Friday, June 21, 2024
Concordia Sisters of St. Joseph

Concordia Sisters of St. Joseph

Loving God and neighbor without distinction: A pontifical institute of women religious of the Roman Catholic Church


Nicodemus, Kan.: ‘An icon of real freedom’

In a program that included a video tribute to Dr. Martin Luther King Jr. and a reading of his “I Have a Dream” speech, Angela Bates told the packed Auditorium at the Nazareth Motherhouse Sunday that she, too, had a dream.

“We have a tendency when we think of African-Americans to think of slavery and then jump forward to Civil Rights,” said Bates, a direct descendant of the freed slaves who founded the town of Nicodemus, Kan. “It was my dream for Nicodemus to become an icon of all that was created and achieved, an icon of real freedom.”

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The tiny settlement that was founded in 1877 about 45 miles northeast of Hays is today a National Historic Site, in large part because of Bates’ determination to make that dream come true.

Bates was the featured speaker in a program timed in conjunction with Dr. King’s birthday, which is a federal holiday Monday. Nearly 100 people crowded the Motherhouse Auditorium to hear the presentation. Also on the program were songs performed by Sister Malinda Pellerin, Jamie Durler and Keira and Emma Wahlmeier, accompanied by Sister Dian Hall on piano. Sister Malinda, who is a Sister of St. Joseph of Springfield, Mass., also read a portion of Dr. King’s 1963 “I Have a Dream” speech.

The special program was sponsored and hosted by the Sisters of St. Joseph of Concordia, who first arrived in Kansas just six years after Nicodemus was founded.

Bates is the executive director of the Nicodemus Historical Society, as well as an author, historian and public speaker. Her great-great-great-grandfather on her father’s side and her great-great-grandfather on her mother’s side were both slaves in Kentucky owned by Vice President Richard Johnson, who served with President Martin van Buren.

My forefathers did not escape slavery,” she said. “They persevered until freedom, and then they came to the promised land of Kansas.”

They were among the first group of about 300 African-Americans who had been recruited as the Reconstruction era was ending in the South, to come to the welcoming lands of Kansas. Two later groups that arrived in the spring of 1878 and then in 1879 would push the population of Nicodemus to about 500.

The push out of the South came from the racist “Jim Crow” laws that were quickly enacted as Reconstruction ended, while the “pull” was the dream of land ownership made possible by the Homestead Acts, Bates said.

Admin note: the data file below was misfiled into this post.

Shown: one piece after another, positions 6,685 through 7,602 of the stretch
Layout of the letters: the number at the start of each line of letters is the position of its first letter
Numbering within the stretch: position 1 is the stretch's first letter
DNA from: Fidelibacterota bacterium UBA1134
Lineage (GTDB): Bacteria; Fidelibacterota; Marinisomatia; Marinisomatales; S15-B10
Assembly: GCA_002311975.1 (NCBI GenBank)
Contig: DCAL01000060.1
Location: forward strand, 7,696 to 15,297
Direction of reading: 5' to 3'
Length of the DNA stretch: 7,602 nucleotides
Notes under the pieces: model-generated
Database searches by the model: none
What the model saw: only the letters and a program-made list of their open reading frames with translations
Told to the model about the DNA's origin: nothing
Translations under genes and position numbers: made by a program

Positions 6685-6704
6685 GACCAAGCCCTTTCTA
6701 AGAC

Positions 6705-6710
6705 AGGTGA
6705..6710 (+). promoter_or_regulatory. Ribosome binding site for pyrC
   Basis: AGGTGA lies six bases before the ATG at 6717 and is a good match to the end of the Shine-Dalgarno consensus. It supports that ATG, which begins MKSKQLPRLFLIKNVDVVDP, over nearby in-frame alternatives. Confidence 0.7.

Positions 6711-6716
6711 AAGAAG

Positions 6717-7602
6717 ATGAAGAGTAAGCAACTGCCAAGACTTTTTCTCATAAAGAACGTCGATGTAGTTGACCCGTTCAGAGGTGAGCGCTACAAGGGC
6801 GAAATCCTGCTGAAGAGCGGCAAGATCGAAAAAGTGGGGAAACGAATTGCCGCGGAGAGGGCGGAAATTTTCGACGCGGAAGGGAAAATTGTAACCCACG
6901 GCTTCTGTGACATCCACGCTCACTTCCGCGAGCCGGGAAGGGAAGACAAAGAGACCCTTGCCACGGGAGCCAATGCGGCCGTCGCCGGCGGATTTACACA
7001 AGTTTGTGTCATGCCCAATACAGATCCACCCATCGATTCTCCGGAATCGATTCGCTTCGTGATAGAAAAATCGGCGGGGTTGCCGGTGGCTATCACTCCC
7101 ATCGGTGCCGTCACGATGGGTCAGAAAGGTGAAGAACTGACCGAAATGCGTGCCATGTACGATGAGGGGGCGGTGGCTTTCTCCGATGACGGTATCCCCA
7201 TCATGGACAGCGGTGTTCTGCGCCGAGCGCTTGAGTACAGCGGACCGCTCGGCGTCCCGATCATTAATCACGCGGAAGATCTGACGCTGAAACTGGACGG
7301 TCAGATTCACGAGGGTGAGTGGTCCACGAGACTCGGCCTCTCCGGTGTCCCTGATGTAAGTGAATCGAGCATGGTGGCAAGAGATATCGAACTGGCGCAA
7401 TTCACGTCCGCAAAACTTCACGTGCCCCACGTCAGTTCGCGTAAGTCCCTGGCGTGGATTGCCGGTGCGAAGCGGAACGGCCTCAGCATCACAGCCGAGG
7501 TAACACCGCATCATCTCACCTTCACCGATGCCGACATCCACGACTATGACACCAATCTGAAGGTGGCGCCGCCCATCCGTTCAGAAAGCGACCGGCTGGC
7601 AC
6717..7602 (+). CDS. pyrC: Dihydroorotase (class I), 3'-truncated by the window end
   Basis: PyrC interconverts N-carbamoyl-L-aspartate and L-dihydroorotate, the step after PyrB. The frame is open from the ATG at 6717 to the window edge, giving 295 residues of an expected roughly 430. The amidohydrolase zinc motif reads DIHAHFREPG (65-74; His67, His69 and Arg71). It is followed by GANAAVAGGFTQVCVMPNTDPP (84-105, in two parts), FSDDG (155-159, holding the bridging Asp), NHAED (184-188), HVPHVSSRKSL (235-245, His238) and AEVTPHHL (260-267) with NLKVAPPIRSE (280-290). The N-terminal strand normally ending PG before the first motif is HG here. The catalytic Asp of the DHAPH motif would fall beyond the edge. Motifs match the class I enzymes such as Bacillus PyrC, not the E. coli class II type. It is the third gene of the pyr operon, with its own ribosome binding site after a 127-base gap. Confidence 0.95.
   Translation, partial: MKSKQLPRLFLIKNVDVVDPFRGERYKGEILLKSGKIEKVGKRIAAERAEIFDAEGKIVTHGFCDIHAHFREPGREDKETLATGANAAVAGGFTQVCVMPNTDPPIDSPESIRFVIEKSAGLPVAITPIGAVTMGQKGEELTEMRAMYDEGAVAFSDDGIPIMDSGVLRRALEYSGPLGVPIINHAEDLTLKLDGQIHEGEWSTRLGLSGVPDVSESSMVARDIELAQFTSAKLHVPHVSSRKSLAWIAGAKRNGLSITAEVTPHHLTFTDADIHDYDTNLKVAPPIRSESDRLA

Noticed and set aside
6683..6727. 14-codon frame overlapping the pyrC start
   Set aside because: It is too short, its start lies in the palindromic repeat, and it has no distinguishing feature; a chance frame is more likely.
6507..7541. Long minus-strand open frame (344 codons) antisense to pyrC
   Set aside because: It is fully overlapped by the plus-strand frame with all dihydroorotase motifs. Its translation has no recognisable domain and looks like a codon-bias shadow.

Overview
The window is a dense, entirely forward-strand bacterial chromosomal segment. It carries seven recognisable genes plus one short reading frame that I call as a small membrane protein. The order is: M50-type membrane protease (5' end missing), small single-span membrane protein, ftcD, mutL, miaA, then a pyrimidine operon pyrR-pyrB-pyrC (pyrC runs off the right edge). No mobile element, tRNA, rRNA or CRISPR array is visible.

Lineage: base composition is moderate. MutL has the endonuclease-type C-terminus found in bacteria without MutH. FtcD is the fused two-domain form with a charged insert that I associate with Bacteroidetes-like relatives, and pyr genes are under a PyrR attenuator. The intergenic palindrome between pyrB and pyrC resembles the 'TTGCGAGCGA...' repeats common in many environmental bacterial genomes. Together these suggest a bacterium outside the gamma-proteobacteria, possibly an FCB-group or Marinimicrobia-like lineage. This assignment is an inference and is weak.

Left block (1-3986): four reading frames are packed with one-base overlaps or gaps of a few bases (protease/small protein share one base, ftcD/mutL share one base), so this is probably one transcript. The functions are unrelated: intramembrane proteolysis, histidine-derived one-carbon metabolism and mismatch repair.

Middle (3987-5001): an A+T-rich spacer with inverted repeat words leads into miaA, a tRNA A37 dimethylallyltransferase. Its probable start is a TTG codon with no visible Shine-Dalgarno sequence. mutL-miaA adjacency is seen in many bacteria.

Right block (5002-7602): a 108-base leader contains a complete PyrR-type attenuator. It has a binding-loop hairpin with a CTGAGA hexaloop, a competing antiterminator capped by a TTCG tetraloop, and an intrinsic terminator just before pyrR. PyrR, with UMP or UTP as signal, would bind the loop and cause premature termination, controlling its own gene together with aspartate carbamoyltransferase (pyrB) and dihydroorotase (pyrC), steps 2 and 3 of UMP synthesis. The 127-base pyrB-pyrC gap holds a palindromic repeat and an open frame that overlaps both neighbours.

Nicodemus quickly became a “typical bustling frontier town,” Bates said, with a doctor’s office, stores and two newspapers. But when the Union-Pacific Railroad made the decision to bypass the town in 1888, it began a long, slow downward spiral.

Today Nicodemus has just a dozen residents — and that number doesn’t include Bates, who lives in nearby Bogue — but it remains the only post-Civil War black settlements west of the Mississippi to survive. In 1976, as Kansas’ first black settlement, it was designated as a National Historic Landmark. Twenty years later Bates led the effort for the town’s designation as a National Historic Site. Bates is also responsible for creating the Nicodemus Historical Society Museum.

Nicodemus has survived, Bates said, because “it has something that’s lasted — Emancipation Day.”

The brand new community of Nicodemus celebrated Emancipation Day for the first time on Aug. 1, 1878, and the township party/family reunion has been held every year since. In 2014, the 136th annual Emancipation Day celebration is set for the last weekend in July and descendants from across the country will return “home” for it, Bates said.

“Nicodemus is so significant,” she added. “Not just to me, not just to African-Americans, not just to Kansas — but to the nation. Nicodemus was a place the nation was looking at as a solution. The nation — and the people who came to Nicodemus — saw it as an icon of real freedom.”

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